If there was a prize for political exaggeration, critics of the Republican state budget plan would already be preparing their acceptance speeches.
Let’s begin with some numbers. North Carolina faces a projected fiscal gap in the coming fiscal year of up to $2.4 billion, based on a baseline budget of about $21 billion. Of that baseline amount, education at all levels makes up nearly 60 percent, or about $12 billion.
A few weeks ago, Gov. Bev Perdue proposed a budget plan that allocated $11.4 billion, or 95 percent of the baseline education budget. The education establishment wasn’t happy with the number. But there were no panicky warnings about an end to educational opportunity in North Carolina.
Now the Republican majority in the North Carolina House has announced its initial budget targets for the coming fiscal year. Instead of funding education at 95 percent of the baseline amount, Republican leaders propose to fund it at 88 percent of the baseline, or $10.6 billion.
According to Democratic lawmakers and lobbyists for schools, colleges, and universities, this GOP plan would be the educational equivalent of Armageddon. It would “jeopardize the very future of our state,” said the Senate’s top Democrat, Martin Nesbitt. It would be “beyond devastating,” said the House’s top Democrat, Joe Hackney.
Really? I’m not sure what lies “beyond devastating” on the map of budgetary hyperbole, but I seriously doubt that a journey of seven percentage points would get us there.
Would the Republican plan result in some job losses among government employees? Of course. As national comparisons show, North Carolina government is overstaffed. Perhaps if past legislatures and governors had exercised greater care when crafting budgets when times were good, there would have been more fiscal space to implement cuts gradually. But they spent too much, hired too many, saved too little, and kept taxes too high, thus reducing the growth rate of North Carolina’s private economy.
Responsible leaders deal with what is, not what might have been.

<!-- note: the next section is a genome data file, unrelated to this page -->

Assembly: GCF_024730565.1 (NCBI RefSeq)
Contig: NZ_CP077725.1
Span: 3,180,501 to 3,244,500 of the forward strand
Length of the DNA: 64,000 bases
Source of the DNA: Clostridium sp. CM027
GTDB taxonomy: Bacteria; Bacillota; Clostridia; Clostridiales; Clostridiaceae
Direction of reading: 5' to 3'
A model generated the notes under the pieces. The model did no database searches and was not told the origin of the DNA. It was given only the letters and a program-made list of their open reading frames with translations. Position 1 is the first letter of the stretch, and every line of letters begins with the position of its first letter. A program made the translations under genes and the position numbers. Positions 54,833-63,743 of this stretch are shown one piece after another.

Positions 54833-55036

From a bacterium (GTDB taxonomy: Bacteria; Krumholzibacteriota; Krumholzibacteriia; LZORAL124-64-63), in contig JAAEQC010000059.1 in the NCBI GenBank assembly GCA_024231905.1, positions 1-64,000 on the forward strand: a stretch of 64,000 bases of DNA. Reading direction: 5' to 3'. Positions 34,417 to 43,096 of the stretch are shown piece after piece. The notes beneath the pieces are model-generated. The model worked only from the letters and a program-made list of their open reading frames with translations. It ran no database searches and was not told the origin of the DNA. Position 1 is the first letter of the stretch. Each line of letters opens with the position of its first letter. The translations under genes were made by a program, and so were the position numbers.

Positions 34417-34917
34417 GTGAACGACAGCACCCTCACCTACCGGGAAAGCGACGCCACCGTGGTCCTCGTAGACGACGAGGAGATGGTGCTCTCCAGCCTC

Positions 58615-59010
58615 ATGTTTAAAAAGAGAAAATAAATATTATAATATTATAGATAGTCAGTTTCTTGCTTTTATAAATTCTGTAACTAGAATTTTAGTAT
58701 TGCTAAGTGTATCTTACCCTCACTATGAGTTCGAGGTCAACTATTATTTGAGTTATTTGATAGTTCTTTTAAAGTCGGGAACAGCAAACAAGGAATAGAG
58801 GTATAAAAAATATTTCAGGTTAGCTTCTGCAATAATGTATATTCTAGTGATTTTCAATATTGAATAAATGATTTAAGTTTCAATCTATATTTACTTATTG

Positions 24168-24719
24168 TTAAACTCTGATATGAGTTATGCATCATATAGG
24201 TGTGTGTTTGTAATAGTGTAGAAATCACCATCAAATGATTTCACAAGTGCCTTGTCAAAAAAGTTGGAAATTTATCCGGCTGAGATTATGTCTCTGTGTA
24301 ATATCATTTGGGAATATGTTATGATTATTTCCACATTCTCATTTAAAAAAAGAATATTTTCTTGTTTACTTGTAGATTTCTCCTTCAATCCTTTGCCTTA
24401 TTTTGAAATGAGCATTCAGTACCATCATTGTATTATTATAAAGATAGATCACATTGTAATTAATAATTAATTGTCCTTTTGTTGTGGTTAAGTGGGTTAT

Two years ago, a Democratic governor and legislature relied on billions of dollars in “temporary” tax hikes and federal borrowing to balance the budget. Those were short-term fixes to long-term problems. Now the bill has come due. Republicans won control of the General Assembly last fall by running against the 2009 tax increases and promising not to repeat them. And both parties in Washington seem finally to understand that further increases in federal borrowing to bail out state and local governments is a foolish and counterproductive policy.
If we aren’t going to stick it to taxpayers or raid the federal treasury, the only other option is to cut the budget. Many North Carolina households and businesses have already gone through several rounds of painful cuts. Government is now going through a similar adjustment to reality.
To suggest that $10.6 billion in state funding next year represents the end of North Carolina education as we know it is a preposterous and cynical claim. If the budget targets from the House GOP end up in the final budget, here’s what will still be true:
• The University of North Carolina will still be one of the most generously funded state university systems in the United States. UNC tuitions will still be among the lowest in the country.
• North Carolina’s public schools will still not be among the most generously funded in the United States – but that only means that the more than $9,000 North Carolina will continue to spend per pupil in state, local, and federal dollars for operating and capital expenses is not as much as New Jersey or Illinois politicians are willing to spend. So what? That’s still a lot of money. North Carolina taxpayers want results, not bragging rights.
Now, to be consistent, I’m not going to claim that imposing $800 million in higher taxes to fund Perdue’s education budget rather than the Republican’s education budget would be “beyond devastating” to the state’s economy.
It would just be unwise. The scant educational benefits are not worth the economic costs. Let’s not do it.
Hood is president of the John Locke Foundation and publisher of CarolinaJournal.com